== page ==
St David's and St Non's.

Start. St David's.

Route. St David's - Goat Street - Warpool Court Hotel - St Non's Retreat - St Non's Chapel and Holy Well - Trwyn Cynddeiriog - Porth Clais - Porthclais Farm - Goat Street - St David's.

Notes. It was late, the sun was low in the sky, we're in St David's the smallest city in the land, a full day spent driving south over Welsh country roads, our minds and bodies were screaming for fresh air. It was a nice evening so why waste the opportunity, lets head for the coast, foot power would transport us there.

We left the city via Goat Street, after a few hundred yards a sign invited us to Warpool Court Hotel and St Non's, we obliged, half a mile of tarmac walking followed passing the hotel before reaching St Non's Retreat. “St Non's Retreat is a place of spirituality, a place of hospitality, a haven for those seeking peace”. That's what the bumf said and if that's what you seek you've found it, we were seeking fresh air and bracing vistas, and we'd just found them.

The coast path disappeared into a low sun, we were eager to walk it but first a little bit of spirituality. Behind the retreat stands a stone chapel, the chapel of Our Lady and St Non built around 1935 using stone taken from the near by ruins of the priory. David's birth was said to have been marked by a thunderstorm and the eruption of a spring near the original chapel, sure enough a holy well exists a few paces to the west of the retreat. After visiting the well we passed through a kissing gate allowing access to the field containing the ruins of the original chapel, a stone within the ruined chapel is said to bare the marks of Non's fingers as she clutched it during the agony of her labour.

We continued through the field into stunning coastal scenery, the coastal stretch of this walk may have been short but it was most definitely beautiful, bracing and certainly cleared our heads. Too soon we descended to the tiny harbour of Porth Clais, said to be where St David was baptized and once the ancient Port of St David, built in a glacial trough it is believed the might of Rome built the original harbour wall.

From the head of the trough we joined a green trod cutting through crop fields, passed Porthclais Farm Campsite we wandered, after skirting the farm ancient green tracks bordered by summer flowers and hedge rows ushered us between crop fields, behind the Warpool Court Hotel and back into the narrow lane that guided us in earlier, all the remained to re-trace our steps.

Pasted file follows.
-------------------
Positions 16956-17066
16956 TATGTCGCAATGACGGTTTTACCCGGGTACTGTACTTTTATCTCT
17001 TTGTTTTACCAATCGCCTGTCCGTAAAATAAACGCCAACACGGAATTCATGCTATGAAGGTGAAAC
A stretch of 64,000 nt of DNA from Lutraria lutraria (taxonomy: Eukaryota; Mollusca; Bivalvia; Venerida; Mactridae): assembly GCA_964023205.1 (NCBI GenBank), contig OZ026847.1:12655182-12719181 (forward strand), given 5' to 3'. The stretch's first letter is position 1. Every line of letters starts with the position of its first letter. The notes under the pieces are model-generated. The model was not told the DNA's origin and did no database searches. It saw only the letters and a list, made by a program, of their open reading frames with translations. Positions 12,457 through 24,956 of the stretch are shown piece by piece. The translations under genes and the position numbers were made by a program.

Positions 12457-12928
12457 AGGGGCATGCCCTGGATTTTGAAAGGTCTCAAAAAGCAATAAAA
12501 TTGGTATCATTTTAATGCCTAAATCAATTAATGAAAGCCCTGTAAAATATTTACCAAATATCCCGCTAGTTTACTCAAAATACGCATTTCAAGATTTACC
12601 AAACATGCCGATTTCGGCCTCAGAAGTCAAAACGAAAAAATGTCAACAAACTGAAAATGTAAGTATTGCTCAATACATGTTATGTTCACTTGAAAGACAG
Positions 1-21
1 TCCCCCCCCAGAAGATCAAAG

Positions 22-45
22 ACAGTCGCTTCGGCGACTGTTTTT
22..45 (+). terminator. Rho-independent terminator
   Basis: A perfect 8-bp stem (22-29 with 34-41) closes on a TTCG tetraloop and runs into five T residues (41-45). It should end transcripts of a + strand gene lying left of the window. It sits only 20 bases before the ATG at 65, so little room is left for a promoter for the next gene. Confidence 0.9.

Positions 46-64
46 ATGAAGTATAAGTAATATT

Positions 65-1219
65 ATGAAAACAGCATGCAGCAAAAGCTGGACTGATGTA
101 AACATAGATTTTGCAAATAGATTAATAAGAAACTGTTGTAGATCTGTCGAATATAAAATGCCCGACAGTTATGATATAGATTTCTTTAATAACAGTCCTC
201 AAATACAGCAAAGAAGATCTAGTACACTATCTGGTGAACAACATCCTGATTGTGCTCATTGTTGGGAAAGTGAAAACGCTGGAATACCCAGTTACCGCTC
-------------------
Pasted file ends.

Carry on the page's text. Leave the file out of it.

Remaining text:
view route map.


Approaching the joint where land meets sea and stunning scenery awaits.

The tiny Chapel of Our Lady and St Non, built with stone taken from the ruined priory at St David's.

This is the most westerly chapel in Wales and one of the smallest, measuring a mere 25ft-12ft, stained glass windows depict a number of saints, St Non, St David, St Bride and St Brynach and St Winiford.


Near the chapel a shrine to St Non and....

....a holy well.

St Non's Bay.

The remains of St Non's Chapel, the stone in the corner is St Non's cross and is said to bare the marks of Non's fingers as she clutched it during the agony of her labour.

Long shadows and evening views over St Brides Bay

Marine traffic, I presume leaving Milford Haven.

Views along the jagged edge where land meets sea.

Stunning views east along the Pembrokeshire coast.

Cynddeiriog over Porth Ffynnon.

Built in a glacial trough the tiny harbour of Porth Clais.

Porth Clais once an industrial port exporting coal, timber, grain and limestone along the Pembrokeshire coast.

Lime Kilns dominate the head of the inlet on both sides of the small port, in later years there was also a gas works here, now home to the National Trust car park, a refreshment kiosk is all the remains.

Carn Llidi seen across crop fields above Porthclais Farm.

Views north over the flat farm land of Pembrokeshire.

St David's Cathedral, a place of pilgrimage for over 15 centuries, construction started on the present building in 1176, this evenings walk had turned out to be a bit of a pilgrimage and I've enjoyed every step of it, and I'm not a religious person.

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